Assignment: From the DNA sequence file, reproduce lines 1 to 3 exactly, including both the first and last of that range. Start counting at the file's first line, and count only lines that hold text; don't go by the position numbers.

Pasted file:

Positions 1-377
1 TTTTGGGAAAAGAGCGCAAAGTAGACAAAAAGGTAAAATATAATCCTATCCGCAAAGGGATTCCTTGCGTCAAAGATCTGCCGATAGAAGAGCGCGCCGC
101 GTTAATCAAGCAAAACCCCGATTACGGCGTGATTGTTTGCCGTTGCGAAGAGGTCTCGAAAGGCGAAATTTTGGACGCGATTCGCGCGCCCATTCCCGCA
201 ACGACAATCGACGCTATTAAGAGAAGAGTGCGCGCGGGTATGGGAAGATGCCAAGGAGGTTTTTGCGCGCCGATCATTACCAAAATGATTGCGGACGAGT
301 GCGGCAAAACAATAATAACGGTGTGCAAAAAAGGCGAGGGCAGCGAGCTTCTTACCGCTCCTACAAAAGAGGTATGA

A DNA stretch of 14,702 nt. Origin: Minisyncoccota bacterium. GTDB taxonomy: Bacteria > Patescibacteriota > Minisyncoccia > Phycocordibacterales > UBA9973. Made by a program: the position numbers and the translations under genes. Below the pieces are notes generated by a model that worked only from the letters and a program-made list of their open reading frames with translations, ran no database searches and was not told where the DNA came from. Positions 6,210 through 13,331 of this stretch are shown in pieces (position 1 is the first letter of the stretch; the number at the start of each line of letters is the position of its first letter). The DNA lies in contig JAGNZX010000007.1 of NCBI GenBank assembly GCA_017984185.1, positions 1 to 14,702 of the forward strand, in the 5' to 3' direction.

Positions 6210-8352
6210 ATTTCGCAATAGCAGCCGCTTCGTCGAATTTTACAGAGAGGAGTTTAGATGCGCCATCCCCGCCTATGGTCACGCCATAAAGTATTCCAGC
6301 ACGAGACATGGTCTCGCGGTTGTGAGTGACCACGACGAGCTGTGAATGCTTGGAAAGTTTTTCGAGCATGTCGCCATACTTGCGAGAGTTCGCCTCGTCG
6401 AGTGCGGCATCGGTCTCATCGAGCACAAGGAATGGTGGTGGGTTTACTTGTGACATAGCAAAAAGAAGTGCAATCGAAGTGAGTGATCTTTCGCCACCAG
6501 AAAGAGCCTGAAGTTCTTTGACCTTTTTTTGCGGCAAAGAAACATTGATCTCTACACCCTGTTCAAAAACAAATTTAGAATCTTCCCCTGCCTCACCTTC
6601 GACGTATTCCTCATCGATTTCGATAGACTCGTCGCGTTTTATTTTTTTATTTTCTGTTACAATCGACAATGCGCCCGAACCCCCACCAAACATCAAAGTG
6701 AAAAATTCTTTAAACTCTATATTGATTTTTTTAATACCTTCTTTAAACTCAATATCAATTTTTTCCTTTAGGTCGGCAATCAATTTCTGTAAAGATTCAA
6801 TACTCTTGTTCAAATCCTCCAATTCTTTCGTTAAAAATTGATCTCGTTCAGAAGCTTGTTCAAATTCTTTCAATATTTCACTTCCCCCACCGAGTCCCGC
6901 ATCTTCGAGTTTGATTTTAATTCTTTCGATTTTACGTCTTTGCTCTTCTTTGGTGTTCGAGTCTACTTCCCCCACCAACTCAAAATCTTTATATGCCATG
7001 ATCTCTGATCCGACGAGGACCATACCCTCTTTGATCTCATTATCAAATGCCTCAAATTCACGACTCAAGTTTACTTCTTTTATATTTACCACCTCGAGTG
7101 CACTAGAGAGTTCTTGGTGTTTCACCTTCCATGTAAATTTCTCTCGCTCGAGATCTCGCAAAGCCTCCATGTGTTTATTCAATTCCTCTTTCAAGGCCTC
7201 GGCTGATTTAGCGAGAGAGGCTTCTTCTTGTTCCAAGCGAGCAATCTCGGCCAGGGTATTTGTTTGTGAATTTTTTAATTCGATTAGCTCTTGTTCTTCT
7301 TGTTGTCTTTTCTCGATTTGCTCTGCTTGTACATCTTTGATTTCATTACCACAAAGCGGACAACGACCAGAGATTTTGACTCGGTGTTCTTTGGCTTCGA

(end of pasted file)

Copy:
Positions 1-377
1 TTTTGGGAAAAGAGCGCAAAGTAGACAAAAAGGTAAAATATAATCCTATCCGCAAAGGGATTCCTTGCGTCAAAGATCTGCCGATAGAAGAGCGCGCCGC
101 GTTAATCAAGCAAAACCCCGATTACGGCGTGATTGTTTGCCGTTGCGAAGAGGTCTCGAAAGGCGAAATTTTGGACGCGATTCGCGCGCCCATTCCCGCA